Ex-CalPERS PE chief Shahinian opposes ‘weakened’ transparency bill

  • Shahinian says amended version of bill weakens disclosure
  • Testifies in opposition of bill on June 27
  • Former CalPERS PE chief opened stores in CA

The amended version of California’s private equity fee-transparency bill attracted opposition from an unusual source in recent weeks.

In public comment of a June 27 Senate committee meeting, former California Public Employees’ Retirement System private equity chief Leon Shahinian said the amended version of the bill “weakened disclosure relative to the original language,” he told Buyouts in an email. The bill is being considered by the California State Senate.

“As a beneficiary of CalPERS and someone with knowledge of the issue, I felt compelled to highlight the change at the Senate Committee hearing and to express my opposition to the bill as currently drafted,” he wrote. “The original language was far better for the big [California] LPs, and given their leadership position in the PE industry, it’s unfortunate they’re letting an opportunity like this slip.”

In its original form, Assembly Bill 2833 required PE general partners to disclose the total fees charged to portfolio companies by funds, affiliates and related parties. In the amended version, GPs would have to tell California’s public LPs only their pro-rata share of those fees.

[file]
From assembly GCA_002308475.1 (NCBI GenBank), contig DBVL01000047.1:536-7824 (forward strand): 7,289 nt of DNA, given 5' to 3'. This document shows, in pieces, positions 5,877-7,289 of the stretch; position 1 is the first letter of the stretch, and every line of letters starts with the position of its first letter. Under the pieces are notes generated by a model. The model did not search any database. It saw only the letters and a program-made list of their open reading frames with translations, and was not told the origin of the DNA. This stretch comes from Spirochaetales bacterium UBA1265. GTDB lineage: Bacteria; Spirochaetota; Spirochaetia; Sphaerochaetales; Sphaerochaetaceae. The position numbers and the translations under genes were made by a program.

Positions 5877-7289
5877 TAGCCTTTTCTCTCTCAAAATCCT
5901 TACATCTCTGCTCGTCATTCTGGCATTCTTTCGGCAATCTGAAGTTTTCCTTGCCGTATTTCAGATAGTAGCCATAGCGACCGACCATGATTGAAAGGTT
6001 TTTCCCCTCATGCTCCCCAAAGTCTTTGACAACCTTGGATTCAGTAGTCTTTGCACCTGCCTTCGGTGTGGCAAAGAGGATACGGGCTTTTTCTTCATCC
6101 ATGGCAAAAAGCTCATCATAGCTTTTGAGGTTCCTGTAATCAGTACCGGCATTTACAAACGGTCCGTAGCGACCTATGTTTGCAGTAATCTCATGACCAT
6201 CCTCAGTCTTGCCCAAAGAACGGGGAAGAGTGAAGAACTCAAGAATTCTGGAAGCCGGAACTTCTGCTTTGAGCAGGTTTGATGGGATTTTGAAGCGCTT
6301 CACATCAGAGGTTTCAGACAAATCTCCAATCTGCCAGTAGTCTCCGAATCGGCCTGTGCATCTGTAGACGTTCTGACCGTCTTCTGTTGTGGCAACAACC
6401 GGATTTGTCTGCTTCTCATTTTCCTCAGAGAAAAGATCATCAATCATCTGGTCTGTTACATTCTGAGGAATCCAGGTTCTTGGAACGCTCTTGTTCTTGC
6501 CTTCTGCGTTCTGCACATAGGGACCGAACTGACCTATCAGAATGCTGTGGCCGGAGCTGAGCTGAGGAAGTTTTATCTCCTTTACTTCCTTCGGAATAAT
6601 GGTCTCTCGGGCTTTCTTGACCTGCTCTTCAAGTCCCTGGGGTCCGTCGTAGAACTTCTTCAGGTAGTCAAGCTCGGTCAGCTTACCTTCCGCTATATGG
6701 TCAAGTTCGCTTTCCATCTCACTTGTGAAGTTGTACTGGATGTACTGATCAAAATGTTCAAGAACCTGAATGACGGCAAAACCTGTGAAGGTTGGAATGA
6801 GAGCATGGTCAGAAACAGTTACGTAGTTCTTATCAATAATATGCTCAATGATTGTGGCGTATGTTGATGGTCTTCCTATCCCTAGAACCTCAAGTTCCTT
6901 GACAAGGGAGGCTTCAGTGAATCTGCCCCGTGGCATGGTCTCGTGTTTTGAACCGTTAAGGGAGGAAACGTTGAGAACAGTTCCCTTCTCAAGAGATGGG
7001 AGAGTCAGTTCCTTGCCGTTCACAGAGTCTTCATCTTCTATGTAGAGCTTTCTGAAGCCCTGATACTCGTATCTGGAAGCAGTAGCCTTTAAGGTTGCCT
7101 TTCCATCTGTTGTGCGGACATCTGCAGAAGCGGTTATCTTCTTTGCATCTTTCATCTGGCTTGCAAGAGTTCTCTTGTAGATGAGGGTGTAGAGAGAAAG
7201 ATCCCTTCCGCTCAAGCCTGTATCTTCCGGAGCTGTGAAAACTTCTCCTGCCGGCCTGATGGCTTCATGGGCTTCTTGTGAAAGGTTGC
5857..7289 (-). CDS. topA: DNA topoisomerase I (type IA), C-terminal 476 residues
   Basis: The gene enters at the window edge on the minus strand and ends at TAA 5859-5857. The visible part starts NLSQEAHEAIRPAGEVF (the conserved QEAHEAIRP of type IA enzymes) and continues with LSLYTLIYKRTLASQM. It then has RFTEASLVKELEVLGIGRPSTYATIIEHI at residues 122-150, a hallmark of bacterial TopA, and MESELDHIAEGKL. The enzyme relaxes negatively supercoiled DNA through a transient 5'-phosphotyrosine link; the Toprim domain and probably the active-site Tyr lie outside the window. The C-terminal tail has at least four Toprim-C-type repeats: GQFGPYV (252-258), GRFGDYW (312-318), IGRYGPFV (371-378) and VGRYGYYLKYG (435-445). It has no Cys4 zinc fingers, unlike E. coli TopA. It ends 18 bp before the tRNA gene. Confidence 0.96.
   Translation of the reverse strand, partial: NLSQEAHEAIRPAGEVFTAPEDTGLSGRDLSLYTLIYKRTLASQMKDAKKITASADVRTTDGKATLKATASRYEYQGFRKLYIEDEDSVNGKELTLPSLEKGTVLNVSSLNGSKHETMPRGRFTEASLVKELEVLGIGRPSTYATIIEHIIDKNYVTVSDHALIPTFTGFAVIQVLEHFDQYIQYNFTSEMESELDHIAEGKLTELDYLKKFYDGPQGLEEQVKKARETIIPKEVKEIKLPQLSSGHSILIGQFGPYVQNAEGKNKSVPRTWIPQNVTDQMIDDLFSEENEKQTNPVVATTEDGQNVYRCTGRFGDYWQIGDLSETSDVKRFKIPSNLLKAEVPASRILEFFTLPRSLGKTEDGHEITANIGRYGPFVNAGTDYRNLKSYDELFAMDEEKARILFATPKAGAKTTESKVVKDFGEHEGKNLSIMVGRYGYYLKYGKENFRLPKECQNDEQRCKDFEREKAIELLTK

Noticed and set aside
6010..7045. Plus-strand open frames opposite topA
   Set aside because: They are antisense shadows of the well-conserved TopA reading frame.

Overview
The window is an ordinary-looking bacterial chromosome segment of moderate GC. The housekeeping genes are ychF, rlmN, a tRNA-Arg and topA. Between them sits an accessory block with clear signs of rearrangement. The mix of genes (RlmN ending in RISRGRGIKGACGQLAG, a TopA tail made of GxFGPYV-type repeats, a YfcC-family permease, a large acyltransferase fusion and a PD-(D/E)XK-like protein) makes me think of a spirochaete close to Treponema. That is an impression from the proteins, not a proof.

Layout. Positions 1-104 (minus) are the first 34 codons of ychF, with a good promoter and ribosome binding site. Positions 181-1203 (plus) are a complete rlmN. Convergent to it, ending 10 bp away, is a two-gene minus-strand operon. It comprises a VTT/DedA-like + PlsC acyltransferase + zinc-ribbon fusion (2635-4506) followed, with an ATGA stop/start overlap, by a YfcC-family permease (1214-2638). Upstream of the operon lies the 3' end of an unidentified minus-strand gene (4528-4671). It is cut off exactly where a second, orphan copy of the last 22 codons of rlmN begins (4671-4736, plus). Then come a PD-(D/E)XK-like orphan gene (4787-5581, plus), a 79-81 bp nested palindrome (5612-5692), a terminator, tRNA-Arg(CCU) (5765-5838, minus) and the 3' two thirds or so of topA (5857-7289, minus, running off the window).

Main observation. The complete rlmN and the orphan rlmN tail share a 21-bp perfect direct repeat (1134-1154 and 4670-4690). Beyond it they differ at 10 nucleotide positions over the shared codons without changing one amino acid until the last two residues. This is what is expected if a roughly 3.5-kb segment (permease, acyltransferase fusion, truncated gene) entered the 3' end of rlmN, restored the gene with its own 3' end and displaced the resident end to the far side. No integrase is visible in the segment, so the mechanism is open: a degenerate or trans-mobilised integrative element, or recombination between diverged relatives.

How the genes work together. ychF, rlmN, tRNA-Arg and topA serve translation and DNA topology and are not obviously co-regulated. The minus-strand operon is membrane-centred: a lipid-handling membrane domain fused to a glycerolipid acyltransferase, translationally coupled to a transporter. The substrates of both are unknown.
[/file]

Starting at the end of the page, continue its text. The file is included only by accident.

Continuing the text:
PE firms often use several investment vehicles to buy portfolio companies. Even if an LP knows a fund’s pro-rata share of fees, lack of insight into other vehicles used in the transaction would make it impossible to determine the total fees and expenses charged to portfolio companies.

Shahinian’s presence marked a rare return to the public spotlight for CalPERS’s former private equity chief. Shahinian left the system after he was named, but not charged, in then-Attorney General Jerry Brown’s investigation of a pay-to-play scheme involving former officials Federico Buenrostro and Alfred Villalobos.

Buenrostro pleaded guilty to fraud and bribery charges in 2014 and was sentenced to 4 1/2 years in prison earlier this year. Villalobos committed suicide in 2015.

After resigning from CalPERS in 2010, Shahinian opened a pair of fitness retail stores in Northern California.

“I spoke when the Committee asked if anyone wanted to offer testimony in opposition of the bill. I did so on my own behalf, as a knowledgeable citizen and as a beneficiary of CalPERS,” Shahinian told Buyouts.

Action Item: An amended version of AB 2833: http://bit.ly/29BswqM